Etymology
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shag (n.)

1590s, "cloth having a velvet nap on one side," perhaps ultimately from Old English sceacga "rough matted hair or wool," but the word seems to be missing in Middle English. The Old English word is from Proto-Germanic *skagjan (source also of Old Norse skegg, Swedish skägg "beard"), and perhaps related to Old High German scahho "promontory," Old Norse skagi "a cape, headland," with a connecting sense of "jutting out, projecting." Also compare shaw (n.).

The meaning "rough, matted hair, wool, or the like" is from c. 1600. Of a kind of strong tobacco cut in fine shreds, from 1789; of carpets, rugs, etc. made of cloth having a long nap, from 1946.

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shag (v.1)

"copulate with," 1788 (Grose), probably from obsolete verb shag (Middle English shoggen, shaggen, late 14c.) "to shake, waggle," which is of obscure origin but probably related to or an alteration of shake (v.):

And þe boot, amydde þe water, was shaggid. [Wycliffite sermon, c. 1425]

Compare shag (v.), used from 1610s in a sense "to roughen or make shaggy," from the noun shag. Also compare shake it in U.S. blues slang from 1920s, ostensibly with reference to dancing. It also was the name of a dance popular in U.S. in the 1930s and '40s. Related: Shagged; shagging.

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shag (v.2)

in baseball, "to go after and catch" (fly balls), by 1913, of uncertain origin. Century Dictionary has this as a secondary sense of shag (v.) "to rove about as a stroller or beggar" (1851), which is perhaps from shack (n.) "disreputable fellow" (1680s), short for shake-rag, an old term for a beggar. But OED notes "it is not even certain that" the two verbs shag are the same.

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shagbark (n.)

type of hickory noted for yielding the best hickory nuts, 1751, American English, from shag (n.) + bark (n.1). The name was earlier given to a type of West Indian tree (1690s).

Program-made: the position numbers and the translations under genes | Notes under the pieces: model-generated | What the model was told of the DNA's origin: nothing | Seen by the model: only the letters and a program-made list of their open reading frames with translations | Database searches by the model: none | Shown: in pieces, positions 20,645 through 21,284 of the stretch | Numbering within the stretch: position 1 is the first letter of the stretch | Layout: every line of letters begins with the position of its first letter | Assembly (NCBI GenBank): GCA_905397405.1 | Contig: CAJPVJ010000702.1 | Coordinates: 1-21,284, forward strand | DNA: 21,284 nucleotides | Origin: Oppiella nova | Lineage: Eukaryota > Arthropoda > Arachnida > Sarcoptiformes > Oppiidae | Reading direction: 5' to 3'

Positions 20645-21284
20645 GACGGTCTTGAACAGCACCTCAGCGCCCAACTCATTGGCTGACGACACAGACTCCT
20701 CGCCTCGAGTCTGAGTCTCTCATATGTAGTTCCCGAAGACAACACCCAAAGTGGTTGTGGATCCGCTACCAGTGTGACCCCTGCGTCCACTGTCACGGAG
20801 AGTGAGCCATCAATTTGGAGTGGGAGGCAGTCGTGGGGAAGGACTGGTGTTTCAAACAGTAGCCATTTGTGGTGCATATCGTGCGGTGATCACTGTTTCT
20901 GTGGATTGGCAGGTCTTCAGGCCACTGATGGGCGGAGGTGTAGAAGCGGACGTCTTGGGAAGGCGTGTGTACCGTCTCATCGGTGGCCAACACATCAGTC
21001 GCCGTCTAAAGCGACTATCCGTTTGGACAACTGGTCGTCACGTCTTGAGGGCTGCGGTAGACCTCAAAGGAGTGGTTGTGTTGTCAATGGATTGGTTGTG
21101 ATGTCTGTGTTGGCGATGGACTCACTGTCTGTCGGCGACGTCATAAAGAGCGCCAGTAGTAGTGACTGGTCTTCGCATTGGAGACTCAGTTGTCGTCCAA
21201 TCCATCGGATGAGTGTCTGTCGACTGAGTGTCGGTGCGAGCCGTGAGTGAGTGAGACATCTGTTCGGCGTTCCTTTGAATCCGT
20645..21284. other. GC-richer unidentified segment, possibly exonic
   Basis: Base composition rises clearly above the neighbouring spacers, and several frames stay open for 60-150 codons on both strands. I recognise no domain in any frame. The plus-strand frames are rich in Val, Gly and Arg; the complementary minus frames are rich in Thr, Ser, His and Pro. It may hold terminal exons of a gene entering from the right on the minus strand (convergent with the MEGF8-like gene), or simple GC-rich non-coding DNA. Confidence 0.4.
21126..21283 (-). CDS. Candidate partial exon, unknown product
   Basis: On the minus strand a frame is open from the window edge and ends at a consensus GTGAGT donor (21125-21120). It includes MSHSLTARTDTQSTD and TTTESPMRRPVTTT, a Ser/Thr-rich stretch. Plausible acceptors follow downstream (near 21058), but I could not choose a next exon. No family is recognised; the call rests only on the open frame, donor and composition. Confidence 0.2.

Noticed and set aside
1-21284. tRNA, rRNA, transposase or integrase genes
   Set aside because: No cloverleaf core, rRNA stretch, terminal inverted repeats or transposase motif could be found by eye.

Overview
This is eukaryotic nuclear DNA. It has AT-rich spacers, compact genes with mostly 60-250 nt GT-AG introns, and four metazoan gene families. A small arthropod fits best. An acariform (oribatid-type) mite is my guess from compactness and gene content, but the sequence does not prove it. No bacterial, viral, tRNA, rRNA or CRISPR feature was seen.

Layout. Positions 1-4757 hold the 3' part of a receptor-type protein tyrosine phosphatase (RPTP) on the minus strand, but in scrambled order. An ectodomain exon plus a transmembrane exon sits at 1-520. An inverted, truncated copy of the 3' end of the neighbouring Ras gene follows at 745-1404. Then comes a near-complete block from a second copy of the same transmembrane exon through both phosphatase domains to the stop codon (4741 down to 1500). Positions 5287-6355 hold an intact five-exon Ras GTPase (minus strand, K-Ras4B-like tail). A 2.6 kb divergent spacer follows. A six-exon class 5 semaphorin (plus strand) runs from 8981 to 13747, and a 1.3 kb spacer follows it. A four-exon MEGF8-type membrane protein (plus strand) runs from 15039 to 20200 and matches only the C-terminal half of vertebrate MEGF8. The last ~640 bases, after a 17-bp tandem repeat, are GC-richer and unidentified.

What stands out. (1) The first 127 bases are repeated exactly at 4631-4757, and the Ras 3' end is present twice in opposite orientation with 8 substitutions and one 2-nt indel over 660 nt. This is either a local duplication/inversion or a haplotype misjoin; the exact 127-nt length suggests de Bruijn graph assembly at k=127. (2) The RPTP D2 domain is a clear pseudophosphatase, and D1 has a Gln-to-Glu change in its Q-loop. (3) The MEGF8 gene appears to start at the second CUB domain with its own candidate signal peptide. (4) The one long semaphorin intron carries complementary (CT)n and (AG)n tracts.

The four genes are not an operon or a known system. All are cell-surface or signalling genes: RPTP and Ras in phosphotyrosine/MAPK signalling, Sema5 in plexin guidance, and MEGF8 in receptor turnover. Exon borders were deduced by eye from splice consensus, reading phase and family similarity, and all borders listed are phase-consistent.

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shock (n.3)
"thick mass of hair," 1819, from earlier shock (adj.) "having thick hair" (1680s), and a noun sense of "lap dog having long, shaggy hair" (1630s), from shough (1590s), the name for this type of dog, which was said to have been brought originally from Iceland; the word is perhaps from the source of shock (n.2), or from an Old Norse variant of shag (n.). Shock-headed Peter was used in 19c. translations for German Struwwelpeter.
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shaw (n.)
"strip of wood forming the border of a field," 1570s, from Old English sceaga "copse," cognate with North Frisian skage "farthest edge of cultivated land," Old Norse skage "promontory," and perhaps with Old English sceaga "rough matted hair" (see shag (n.)). The Old English word also is the source of the surname Shaw (attested from late 12c.) and its related forms.
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shaggy (adj.)

"unkempt; having rough, coarse, long hair," 1580s, from shag (n.) + -y (2). Related: Shaggily; shagginess. Earlier was shagged, from Old English sceacgede "hairy;" compare Old Norse skeggjaðr, Danish skægget "bearded." The shaggy-dog story as a type of absurd joke built into a long, tedious story, is attested from 1943 and was a fad in the mid-40s. The origin of the phrase may be in vaudeville; the most-often cited original example involves an Englishman who offers a reward for a lost shaggy dog, an enterprising American who, with great difficulty, tracks him down and offers a shaggy dog that he claims is the one, and his curt reception: "Not that shaggy." But the story does not seem to be older than the phrase.

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gang-bang (n.)
1953, "group sex" (especially many men on one woman or girl, regardless of consent), from gang + bang (v.) in its slang, "perform sexual intercourse" sense. Earlier was gang-shag (1927). Sense of "participate in a street gang" is by 1968. Related: Gang-banger; gang-banging.
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plush (n.)